Half of the children in some parts of the UK are growing up in poverty, revealing a "growing crisis," a new report has warned.
Research by the End Child Poverty coalition showed that some of the most deprived areas of the country have seen the biggest increases in child poverty during the past few years.
The Government has been urged to end the freeze on children's benefits so that families no longer see living standards "squeezed" as prices rise.
Child poverty covers those in a family living on less than 60% of median household income and is highest in large cities, particularly London, Birmingham and Manchester, the report said.
More than half of children in the constituencies of Bethnal Green and Bow and Poplar and Limehouse in London as well as Birmingham Ladywood and Birmingham Hodge Hill were said to be living in poverty.
Tower Hamlets in London heads a list of local authorities with the highest percentage of children in poverty at 53%, the lowest is the Isles of Scilly at 5%.
End Child Poverty chair Sam Royston said: "It is scandalous that a child born in some parts of the UK now has a greater chance of growing up in poverty, than being in a family above the breadline.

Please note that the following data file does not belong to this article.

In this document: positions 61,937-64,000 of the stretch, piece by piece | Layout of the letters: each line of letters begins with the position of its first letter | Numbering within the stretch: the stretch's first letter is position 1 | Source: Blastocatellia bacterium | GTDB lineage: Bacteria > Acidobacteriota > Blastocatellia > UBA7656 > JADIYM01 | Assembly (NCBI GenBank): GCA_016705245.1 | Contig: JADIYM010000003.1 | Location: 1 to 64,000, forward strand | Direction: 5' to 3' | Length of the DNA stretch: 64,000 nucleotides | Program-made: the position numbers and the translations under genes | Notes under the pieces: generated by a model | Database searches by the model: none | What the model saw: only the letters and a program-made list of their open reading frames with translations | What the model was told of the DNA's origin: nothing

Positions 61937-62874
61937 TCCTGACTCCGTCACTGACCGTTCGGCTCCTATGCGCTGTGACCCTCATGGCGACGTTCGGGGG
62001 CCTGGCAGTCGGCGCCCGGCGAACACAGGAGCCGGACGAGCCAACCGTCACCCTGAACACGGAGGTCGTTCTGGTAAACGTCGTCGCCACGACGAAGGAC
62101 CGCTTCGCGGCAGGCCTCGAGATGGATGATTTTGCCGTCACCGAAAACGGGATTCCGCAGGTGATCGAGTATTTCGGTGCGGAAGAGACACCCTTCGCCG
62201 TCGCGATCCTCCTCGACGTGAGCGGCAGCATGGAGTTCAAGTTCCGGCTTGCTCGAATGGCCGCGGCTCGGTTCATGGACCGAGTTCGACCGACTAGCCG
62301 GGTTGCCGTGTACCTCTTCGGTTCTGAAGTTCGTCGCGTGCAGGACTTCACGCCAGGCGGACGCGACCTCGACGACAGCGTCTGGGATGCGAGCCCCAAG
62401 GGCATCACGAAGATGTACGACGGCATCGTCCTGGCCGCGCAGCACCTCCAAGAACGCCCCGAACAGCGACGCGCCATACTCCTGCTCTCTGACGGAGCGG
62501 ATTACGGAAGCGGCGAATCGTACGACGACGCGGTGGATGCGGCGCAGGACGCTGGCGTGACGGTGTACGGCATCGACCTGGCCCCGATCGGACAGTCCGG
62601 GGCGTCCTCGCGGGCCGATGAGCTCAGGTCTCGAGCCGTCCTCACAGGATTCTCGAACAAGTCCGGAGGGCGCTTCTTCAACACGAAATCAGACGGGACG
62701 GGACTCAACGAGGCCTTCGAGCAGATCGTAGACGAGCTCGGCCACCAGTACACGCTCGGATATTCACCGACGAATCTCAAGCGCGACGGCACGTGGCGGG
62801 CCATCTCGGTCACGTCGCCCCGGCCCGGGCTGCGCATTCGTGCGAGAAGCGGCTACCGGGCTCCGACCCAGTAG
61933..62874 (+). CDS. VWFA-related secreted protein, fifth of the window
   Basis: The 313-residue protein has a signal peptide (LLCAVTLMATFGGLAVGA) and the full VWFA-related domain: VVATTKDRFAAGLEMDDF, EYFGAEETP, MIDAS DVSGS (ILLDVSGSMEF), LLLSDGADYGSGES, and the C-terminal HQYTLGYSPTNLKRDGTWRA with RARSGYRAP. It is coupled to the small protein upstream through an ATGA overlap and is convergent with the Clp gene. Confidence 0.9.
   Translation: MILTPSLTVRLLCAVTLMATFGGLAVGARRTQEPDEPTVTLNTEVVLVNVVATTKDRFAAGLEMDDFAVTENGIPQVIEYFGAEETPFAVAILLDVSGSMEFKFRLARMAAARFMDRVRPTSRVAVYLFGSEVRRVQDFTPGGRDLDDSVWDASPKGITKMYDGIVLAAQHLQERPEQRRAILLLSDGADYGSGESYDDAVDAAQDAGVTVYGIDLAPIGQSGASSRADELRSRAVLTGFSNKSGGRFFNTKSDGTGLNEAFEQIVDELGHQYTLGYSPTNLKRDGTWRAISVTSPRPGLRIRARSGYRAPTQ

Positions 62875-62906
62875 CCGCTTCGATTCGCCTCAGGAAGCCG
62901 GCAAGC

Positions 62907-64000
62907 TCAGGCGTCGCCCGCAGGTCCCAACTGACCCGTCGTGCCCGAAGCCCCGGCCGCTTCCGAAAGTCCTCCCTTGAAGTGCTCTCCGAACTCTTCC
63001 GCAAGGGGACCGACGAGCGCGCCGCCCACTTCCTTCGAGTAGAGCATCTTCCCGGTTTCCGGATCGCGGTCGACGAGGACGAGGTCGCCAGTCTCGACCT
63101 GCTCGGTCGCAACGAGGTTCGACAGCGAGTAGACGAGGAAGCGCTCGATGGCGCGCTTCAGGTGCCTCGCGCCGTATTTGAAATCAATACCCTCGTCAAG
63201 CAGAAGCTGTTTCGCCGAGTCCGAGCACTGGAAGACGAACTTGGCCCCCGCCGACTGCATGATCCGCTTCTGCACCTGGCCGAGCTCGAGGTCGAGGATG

"There can be little doubt that the Government's policy of maintaining the benefits freeze despite rising prices is a major contributor to the emerging child poverty crisis."
A Government spokesman said: "The best route out of poverty is through employment, and since 2010 an extra three million more people are now in work and 600,000 fewer children are living in workless households.
"But we recognise that budgets are tight, and that's why we're helping families keep more of what they earn. We've doubled free childcare, worth £5,000 per child each year, while our £2.5 billion pupil premium programme is supporting two million disadvantaged school children across the country."
The End Child Poverty coalition is made up of almost 100 organisations including children's charities, faith groups and trade unions.